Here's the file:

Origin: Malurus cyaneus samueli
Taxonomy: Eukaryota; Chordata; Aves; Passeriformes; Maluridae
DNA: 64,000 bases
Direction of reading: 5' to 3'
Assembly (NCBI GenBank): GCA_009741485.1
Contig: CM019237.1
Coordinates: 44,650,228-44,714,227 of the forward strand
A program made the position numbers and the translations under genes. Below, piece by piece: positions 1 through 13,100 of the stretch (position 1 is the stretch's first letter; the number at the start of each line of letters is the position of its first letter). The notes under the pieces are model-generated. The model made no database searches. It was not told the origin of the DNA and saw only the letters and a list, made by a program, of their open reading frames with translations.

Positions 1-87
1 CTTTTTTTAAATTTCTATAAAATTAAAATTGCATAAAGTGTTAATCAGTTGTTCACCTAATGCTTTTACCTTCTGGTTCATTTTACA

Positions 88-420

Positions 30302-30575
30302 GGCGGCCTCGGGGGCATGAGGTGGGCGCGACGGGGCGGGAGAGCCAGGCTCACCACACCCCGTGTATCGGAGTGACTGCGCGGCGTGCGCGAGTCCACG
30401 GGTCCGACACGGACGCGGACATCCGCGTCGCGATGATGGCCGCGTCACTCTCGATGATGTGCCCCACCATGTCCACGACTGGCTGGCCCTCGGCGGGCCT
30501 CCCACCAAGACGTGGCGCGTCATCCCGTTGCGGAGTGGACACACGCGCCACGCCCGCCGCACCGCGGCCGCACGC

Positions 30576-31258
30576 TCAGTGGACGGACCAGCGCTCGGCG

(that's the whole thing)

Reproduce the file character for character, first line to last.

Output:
Origin: Malurus cyaneus samueli
Taxonomy: Eukaryota; Chordata; Aves; Passeriformes; Maluridae
DNA: 64,000 bases
Direction of reading: 5' to 3'
Assembly (NCBI GenBank): GCA_009741485.1
Contig: CM019237.1
Coordinates: 44,650,228-44,714,227 of the forward strand
A program made the position numbers and the translations under genes. Below, piece by piece: positions 1 through 13,100 of the stretch (position 1 is the stretch's first letter; the number at the start of each line of letters is the position of its first letter). The notes under the pieces are model-generated. The model made no database searches. It was not told the origin of the DNA and saw only the letters and a list, made by a program, of their open reading frames with translations.

Positions 1-87
1 CTTTTTTTAAATTTCTATAAAATTAAAATTGCATAAAGTGTTAATCAGTTGTTCACCTAATGCTTTTACCTTCTGGTTCATTTTACA

Positions 88-420

Positions 30302-30575
30302 GGCGGCCTCGGGGGCATGAGGTGGGCGCGACGGGGCGGGAGAGCCAGGCTCACCACACCCCGTGTATCGGAGTGACTGCGCGGCGTGCGCGAGTCCACG
30401 GGTCCGACACGGACGCGGACATCCGCGTCGCGATGATGGCCGCGTCACTCTCGATGATGTGCCCCACCATGTCCACGACTGGCTGGCCCTCGGCGGGCCT
30501 CCCACCAAGACGTGGCGCGTCATCCCGTTGCGGAGTGGACACACGCGCCACGCCCGCCGCACCGCGGCCGCACGC

Positions 30576-31258
30576 TCAGTGGACGGACCAGCGCTCGGCG